Lotus, I want you to do a little research down under.  There was an Australian production mounted but I don't know who the star was.  Since Carole Cook did the official Aussie tour of "Hello Dolly", maybe Mary Wickes did Wildcat.

Carole toured Australia for a YEAR in 'Dolly'!  How many big cities are there in Australia?  (I was sick the day my geography class covered Australia). 

  • Like 1

Share this post


Link to post
Share on other sites
Mot Morenzi    1,555

 Lotus, I want you to do a little research down under.  There was an Australian production mounted but I don't know who the star was.  Since Carole Cook did the official Aussie tour of "Hello Dolly", maybe Mary Wickes did Wildcat.

Carole toured Australia for a YEAR in 'Dolly'!  How many big cities are there in Australia?  (I was sick the day my geography class covered Australia).

 

Max was able to uncover some information. It launched in Australia in 1963, produced by Garnet H. Carroll. Toni Lamond starred and Gordon Boyd played Joe Dynamite. You can find some info on this website: https://www.ausstage.edu.au/pages/event/17391

 

I haven't checked out Helly, Dolly specifically, but the major cities theatre productions tend to tour are Melbourne, Sydney, Brisbane, Perth, Hobart and Adelaide. New Zealand cities like Auckland are often included on these tours, and more famous titles tend to move on to Asia as well.

Share this post


Link to post
Share on other sites
HarryCarter    1,067

Max was able to uncover some information. It launched in Australia in 1963, produced by Garnet H. Carroll. Toni Lamond starred and Gordon Boyd played Joe Dynamite. You can find some info on this website: https://www.ausstage.edu.au/pages/event/17391

 

Very interesting! Thanks! Toni Lamond is the sister of Helen Reddy and the mother of current Broadway star Tony Sheldon.

  • Like 1

Share this post


Link to post
Share on other sites
Mot Morenzi    1,555

Max just made an incredible discovery:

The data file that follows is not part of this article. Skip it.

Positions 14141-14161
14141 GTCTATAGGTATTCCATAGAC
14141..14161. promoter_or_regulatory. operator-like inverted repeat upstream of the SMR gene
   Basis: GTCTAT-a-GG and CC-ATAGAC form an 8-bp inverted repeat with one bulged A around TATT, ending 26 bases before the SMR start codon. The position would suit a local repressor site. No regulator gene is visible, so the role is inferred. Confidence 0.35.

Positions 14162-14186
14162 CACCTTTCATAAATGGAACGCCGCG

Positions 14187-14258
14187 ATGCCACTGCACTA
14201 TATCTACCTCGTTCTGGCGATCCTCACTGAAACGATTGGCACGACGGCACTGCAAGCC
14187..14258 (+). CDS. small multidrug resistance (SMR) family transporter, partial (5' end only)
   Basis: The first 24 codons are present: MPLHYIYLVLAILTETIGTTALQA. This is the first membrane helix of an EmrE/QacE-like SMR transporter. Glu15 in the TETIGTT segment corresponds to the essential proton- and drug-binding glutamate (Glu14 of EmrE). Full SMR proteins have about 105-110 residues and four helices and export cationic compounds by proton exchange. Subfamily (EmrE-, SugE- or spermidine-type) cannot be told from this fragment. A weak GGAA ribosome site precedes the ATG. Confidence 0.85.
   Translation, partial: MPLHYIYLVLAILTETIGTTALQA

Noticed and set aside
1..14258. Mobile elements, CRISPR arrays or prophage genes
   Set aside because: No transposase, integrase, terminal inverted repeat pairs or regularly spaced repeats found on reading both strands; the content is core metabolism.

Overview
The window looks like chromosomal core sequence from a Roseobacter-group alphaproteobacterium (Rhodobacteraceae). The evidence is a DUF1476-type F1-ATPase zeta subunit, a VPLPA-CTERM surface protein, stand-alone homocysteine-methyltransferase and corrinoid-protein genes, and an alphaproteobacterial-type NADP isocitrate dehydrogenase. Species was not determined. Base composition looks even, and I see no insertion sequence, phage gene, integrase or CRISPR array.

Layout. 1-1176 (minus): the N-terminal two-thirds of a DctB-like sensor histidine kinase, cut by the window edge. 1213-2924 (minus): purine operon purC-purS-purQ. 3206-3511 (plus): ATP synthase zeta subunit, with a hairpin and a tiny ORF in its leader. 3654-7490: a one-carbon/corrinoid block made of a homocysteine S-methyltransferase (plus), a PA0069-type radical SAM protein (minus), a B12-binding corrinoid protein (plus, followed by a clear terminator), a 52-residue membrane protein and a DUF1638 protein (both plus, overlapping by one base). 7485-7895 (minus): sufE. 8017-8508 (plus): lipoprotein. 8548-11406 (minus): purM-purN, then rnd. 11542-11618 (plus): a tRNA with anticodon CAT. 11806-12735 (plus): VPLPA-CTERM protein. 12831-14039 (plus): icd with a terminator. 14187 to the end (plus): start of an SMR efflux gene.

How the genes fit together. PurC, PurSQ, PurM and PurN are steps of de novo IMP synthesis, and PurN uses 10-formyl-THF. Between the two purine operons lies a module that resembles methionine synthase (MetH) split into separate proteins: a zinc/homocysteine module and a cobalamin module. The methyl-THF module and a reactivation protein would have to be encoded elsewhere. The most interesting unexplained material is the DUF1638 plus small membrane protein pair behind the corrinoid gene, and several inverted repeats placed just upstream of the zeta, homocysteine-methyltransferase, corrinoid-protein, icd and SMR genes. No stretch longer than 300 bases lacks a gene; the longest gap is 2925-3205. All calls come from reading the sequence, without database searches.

24bu9oo.jpg

 

Sadly, it doesn't appear anything ever came of this. Live stage recordings were extremely rare in those days. If it was recorded, it never received a commercial release, and will probably remained locked in a vault for some time. Most Australian cast recordings that were released on LP have never even been re-released.

  • Like 1

Share this post


Link to post
Share on other sites
JoeySoCal    1,017

Max just made an incredible discovery:

 

24bu9oo.jpg

 

Sadly, it doesn't appear anything ever came of this. Live stage recordings were extremely rare in those days. If it was recorded, it never received a commercial release, and will probably remained locked in a vault for some time. Most Australian cast recordings that were released on LP have never even been re-released.

Cool Brian! Thanks Max! So Brian do you have any used record stores or Goodwill-type thrift stores over there to look for this possibly-released, long out of print gem?? Ya never know what'll turn up in places like that, you know?? Start digging!! :blink:

Share this post


Link to post
Share on other sites
Mot Morenzi    1,555

Cool Brian! Thanks Max! So Brian do you have any used record stores or Goodwill-type thrift stores over there to look for this possibly-released, long out of print gem?? Ya never know what'll turn up in places like that, you know?? Start digging!! :blink:

 

I'm sure I can find a vintage music store somewhere in the city, absolutely, but this title definitely never got released (probably never even recorded). Max was able to check the EMI catalogue's archive and there wasn't a trace of it.

  • Like 1

Share this post


Link to post
Share on other sites
DesiluGower    6

I found an LP copy in excellent condition, cover and everything. It would look awesome framed. I almost keeled over when I was flipping thru albums in an antique shop a few days ago. I thought I would never find a copy. So excited

  • Like 1

Share this post


Link to post
Share on other sites
JoeySoCal    1,017

I found an LP copy in excellent condition, cover and everything. It would look awesome framed. I almost keeled over when I was flipping thru albums in an antique shop a few days ago. I thought I would never find a copy. So excited

Congrats! :lucywow:

Share this post


Link to post
Share on other sites

Create an account or sign in to comment

You need to be a member in order to leave a comment

Create an account

Sign up for a new account in our community. It's easy!

Register a new account

Sign in

Already have an account? Sign in here.

Sign In Now

×